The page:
The Saint of the Day
St. Peter Damian – February 23
Prof. Plinio Corrêa de Oliveira
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St. Peter Damian, Bishop, Confessor, Doctor of the Church (1007-1072). He fought the heresy of simony and spread the use of discipline and penance. Cardinal-Bishop of Ostia, Italy.
Comments of Prof. Plinio:
St. Peter Damian disseminated the custom of receiving the discipline. Spreading this practice was, in my opinion, one of the greatest services that he could do for the Church.
St. Peter Damian
Because doing this, he disseminated the spirit of penance, which is, in many senses, more important than the moral humiliation and the physical pain that come with the discipline. The spirit of penance is the comprehension of and adhesion to the principles that penance is based upon.
These are the principles: Since man is conceived in original sin, he needs to combat his unrestrained passions and instincts. He is a sinner, and sin is an offense to the justice of the Divine Majesty, which demands that reparation be made. This reparation must be a suffering proportionate to the offense committed. Often this offense is an illicit pleasure the person took. Just as a thief who steals money is obliged to make restitution, the person who steals some illicit pleasure to which he didn’t have the right before Divine Providence, must also make restitution, to restore balance to the scales of Divine Justice. A person who has the spirit of penance understands the gravity of his sins.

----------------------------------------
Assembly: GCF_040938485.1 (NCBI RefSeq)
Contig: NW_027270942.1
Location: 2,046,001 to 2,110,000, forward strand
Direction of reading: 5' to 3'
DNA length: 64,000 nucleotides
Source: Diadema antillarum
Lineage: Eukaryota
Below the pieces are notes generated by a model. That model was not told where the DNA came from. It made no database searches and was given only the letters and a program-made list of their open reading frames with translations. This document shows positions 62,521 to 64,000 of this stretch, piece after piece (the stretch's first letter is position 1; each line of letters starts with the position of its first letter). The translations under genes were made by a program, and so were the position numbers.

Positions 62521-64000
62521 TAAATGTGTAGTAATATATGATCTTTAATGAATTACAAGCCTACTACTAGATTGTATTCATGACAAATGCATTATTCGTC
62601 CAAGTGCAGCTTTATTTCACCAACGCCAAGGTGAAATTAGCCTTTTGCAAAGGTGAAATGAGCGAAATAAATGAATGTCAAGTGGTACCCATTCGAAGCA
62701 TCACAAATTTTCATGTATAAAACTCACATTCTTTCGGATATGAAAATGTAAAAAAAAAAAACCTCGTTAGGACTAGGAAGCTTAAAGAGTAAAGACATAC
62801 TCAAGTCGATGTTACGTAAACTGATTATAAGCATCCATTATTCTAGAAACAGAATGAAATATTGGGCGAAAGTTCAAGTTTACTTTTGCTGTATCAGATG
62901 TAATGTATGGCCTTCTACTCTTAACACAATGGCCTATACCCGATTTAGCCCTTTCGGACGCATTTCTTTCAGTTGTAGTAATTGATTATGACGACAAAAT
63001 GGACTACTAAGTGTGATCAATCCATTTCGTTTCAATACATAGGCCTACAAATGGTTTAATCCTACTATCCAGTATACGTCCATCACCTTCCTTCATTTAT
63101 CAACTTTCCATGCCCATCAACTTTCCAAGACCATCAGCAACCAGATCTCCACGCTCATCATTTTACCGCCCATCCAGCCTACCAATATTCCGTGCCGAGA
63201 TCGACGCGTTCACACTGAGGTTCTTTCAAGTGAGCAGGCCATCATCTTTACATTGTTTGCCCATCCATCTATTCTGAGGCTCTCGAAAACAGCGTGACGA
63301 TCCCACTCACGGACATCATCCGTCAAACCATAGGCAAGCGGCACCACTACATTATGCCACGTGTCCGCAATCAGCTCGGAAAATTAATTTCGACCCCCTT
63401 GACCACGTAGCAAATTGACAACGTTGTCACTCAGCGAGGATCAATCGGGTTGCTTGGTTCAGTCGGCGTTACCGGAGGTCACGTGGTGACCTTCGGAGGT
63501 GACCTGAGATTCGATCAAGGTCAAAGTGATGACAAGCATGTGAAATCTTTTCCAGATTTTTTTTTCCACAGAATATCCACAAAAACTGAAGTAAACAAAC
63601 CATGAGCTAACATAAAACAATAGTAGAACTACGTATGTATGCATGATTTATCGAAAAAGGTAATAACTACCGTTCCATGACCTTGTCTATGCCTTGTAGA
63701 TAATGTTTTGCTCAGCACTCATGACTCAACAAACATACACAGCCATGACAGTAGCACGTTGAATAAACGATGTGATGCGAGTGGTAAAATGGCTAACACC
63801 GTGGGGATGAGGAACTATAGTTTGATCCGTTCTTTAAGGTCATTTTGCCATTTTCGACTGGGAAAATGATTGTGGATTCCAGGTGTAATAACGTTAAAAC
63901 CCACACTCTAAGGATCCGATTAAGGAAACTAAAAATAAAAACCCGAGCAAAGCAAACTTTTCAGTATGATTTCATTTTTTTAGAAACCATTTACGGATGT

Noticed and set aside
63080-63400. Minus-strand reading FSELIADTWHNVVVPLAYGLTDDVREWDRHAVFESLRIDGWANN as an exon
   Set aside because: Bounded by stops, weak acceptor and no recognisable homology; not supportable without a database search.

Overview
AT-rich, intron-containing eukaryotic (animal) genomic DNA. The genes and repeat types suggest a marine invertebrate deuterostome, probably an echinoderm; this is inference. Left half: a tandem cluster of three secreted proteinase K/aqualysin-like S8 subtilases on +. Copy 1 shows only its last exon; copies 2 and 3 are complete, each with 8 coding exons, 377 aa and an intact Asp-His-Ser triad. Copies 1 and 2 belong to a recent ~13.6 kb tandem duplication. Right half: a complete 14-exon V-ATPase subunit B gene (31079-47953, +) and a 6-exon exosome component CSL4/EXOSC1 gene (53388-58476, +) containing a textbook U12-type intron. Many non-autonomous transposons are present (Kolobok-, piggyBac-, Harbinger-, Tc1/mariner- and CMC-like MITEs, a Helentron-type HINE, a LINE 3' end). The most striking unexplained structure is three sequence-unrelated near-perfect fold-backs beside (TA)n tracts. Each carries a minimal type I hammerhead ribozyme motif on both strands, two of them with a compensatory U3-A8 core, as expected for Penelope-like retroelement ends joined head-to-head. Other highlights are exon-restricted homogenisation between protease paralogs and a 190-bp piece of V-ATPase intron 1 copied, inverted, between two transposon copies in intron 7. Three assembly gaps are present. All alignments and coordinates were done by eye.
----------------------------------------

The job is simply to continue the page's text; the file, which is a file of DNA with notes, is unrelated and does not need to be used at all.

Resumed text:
Further, even when no sin has been committed, penance is useful to break the bad inclinations of the flesh and the tendency to revolt of human pride.
The modern man abhors penance and, even more, the spirit of penance. If you go to a movie, read a novel, or just enter a modern ambience, you see that this notion of penance is miles away. On the contrary, invitations to exacerbate human pride and sensuality are present everywhere.
One of the characteristics of the counter-revolutionary man or woman is to have the spirit of penance. The spread of the use of the discipline, hair shirts, and similar things is valuable, because they help us to form a state of mind that is suspicious of ourselves and to fight against our bad inclinations.
The Saint of the Day features highlights from the lives of saints based on comments made by the late Prof. Plinio Corrêa de Oliveira. Following the example of St. John Bosco who used to make similar talks for the boys of his College, each evening it was Prof. Plinio’s custom to make a short commentary on the lives of the next day’s saint in a meeting for youth in order to encourage them in the practice of virtue and love for the Catholic Church. TIA thought that its readers could profit from these valuable commentaries.
|Prof. Plinio Corrêa de Oliveira|| |
The texts of both the biographical data and the comments come from personal notes taken by Atila S. Guimarães from 1964 to 1995. Given the fact that the source is a personal notebook, it is possible that at times the biographic notes transcribed here will not rigorously follow the original text read by Prof. Plinio. The commentaries have also been adapted and translated for TIA’s site.
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